Whether or not you attend the Annual Meeting, it is important that your shares be represented and voted at the meeting. Therefore, we urge you to promptly vote and submit your proxy via the Internet, by telephone, or by mail, in accordance with the instructions included in the Proxy Statement.

On behalf of the board of directors, I would like to thank you for your continued interest and investment in Sprouts Farmers Market.

Sincerely,

 

LOGO

Doug Sanders

President and Chief Executive Officer


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SPROUTS FARMERS MARKET, INC.

NOTICE OF 2014 ANNUAL MEETING OF STOCKHOLDERS

 

Time and Date:

Thursday, May 15, 2014 at 9:00 a.m. local time.

 

Place:

The Westin Kierland Resort & Spa, 6902 East Greenway Parkway, Scottsdale, Arizona 85254.

 

Items of Business:

(1)

To elect three Class I directors to serve until the 2017 annual meeting of stockholders or until their successors are duly elected and qualified.

 

  (2) To vote on a non-binding advisory resolution to approve the compensation paid to our named executive officers for fiscal 2013 (“say-on-pay”).

 

  (3) To vote on a non-binding advisory proposal on the frequency of future say-on-pay votes (“say-on-frequency”).

 

  (4) To ratify the appointment of PricewaterhouseCoopers LLP, an independent registered public accounting firm, as our independent auditor for the fiscal year ending December 28, 2014.

 

  (5) To consider such other business as may properly come before the meeting or any adjournment or postponement thereof.

 

Adjournments and Postponements:

Any action on the items of business described above may be considered at the Annual Meeting at the time and on the date specified above or at any time and date to which the Annual Meeting may be properly adjourned or postponed.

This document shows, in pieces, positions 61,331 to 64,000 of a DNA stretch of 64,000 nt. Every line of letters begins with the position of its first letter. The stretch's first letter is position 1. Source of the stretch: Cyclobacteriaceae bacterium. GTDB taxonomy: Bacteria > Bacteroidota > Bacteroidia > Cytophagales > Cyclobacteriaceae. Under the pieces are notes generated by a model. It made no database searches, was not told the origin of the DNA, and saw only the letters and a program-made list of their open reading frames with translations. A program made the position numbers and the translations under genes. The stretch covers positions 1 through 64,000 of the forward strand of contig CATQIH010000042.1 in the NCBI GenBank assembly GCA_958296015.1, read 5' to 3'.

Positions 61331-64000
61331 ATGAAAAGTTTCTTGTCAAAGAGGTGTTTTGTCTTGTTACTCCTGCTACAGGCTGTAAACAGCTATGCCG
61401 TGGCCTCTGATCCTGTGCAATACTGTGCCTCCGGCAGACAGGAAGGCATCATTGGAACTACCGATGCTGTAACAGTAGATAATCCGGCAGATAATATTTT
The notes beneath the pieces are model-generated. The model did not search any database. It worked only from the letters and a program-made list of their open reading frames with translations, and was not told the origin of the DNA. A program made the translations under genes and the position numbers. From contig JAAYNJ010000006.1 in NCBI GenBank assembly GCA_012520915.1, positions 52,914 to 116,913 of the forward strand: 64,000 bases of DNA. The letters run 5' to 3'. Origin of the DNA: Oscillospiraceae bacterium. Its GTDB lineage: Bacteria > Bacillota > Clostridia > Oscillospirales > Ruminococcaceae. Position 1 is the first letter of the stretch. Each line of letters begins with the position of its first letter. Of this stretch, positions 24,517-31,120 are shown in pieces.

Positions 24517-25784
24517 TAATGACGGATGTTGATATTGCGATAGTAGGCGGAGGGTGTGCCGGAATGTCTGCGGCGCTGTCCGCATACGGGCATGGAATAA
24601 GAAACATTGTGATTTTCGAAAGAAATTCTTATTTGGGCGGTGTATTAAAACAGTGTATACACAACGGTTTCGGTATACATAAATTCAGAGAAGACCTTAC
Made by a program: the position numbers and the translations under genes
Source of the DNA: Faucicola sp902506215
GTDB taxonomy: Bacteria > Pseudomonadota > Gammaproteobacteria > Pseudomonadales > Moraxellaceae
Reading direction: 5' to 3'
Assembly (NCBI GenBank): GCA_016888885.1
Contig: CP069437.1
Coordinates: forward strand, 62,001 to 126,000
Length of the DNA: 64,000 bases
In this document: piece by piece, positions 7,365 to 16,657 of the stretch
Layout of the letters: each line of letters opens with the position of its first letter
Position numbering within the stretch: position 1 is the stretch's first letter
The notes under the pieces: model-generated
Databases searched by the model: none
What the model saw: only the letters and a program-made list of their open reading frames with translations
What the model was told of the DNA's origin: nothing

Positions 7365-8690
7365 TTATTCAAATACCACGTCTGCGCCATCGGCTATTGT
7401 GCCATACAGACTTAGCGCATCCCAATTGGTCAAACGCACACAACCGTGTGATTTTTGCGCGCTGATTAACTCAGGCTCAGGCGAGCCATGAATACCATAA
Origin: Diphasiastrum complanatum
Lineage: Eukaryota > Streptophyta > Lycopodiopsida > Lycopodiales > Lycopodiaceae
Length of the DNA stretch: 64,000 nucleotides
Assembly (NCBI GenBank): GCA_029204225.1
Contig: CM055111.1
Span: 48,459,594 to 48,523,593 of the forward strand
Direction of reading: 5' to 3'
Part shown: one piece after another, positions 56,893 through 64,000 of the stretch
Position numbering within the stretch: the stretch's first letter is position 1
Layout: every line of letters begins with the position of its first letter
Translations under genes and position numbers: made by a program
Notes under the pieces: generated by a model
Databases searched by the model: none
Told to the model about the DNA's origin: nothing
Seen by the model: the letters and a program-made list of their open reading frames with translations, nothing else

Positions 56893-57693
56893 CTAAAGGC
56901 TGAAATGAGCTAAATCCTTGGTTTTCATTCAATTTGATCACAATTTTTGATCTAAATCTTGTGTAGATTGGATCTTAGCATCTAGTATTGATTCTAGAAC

Record Date:

Holders of record of our common stock as of the close of business on March 17, 2014 will be entitled to notice of, and to vote at, the Annual Meeting.

 

Voting:

Your vote is very important. All stockholders as of the record date are cordially invited to attend the Annual Meeting and vote in person. To assure your representation at the meeting, however, we urge you to vote by proxy as promptly as possible over the Internet or by phone as instructed in the Notice of Internet Availability of Proxy Materials or, if you receive paper copies of the proxy materials by mail, you can also vote by mail by following the instructions on the proxy card. You may vote in person at the meeting even if you have previously returned a proxy.

By Order of the Board of Directors,

 

LOGO

Brandon F. Lombardi

Chief Legal Officer and Corporate Secretary

This notice of Annual Meeting and proxy statement and form of proxy are being distributed and made available on or about March 20, 2014.

 

Important Notice Regarding the Availability of Proxy Materials for the Stockholder Meeting to be held on May 15, 2014.

This proxy statement and our 2013 Annual Report to Stockholders, which includes our Annual Report on Form 10-K for the fiscal year ended December 29, 2013, are available at www.proxyvote.com and at http://investors.sprouts.com.


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TABLE OF CONTENTS

 

Proxy Statement Summary

     1       

General Information

     2       

Corporate Governance

     6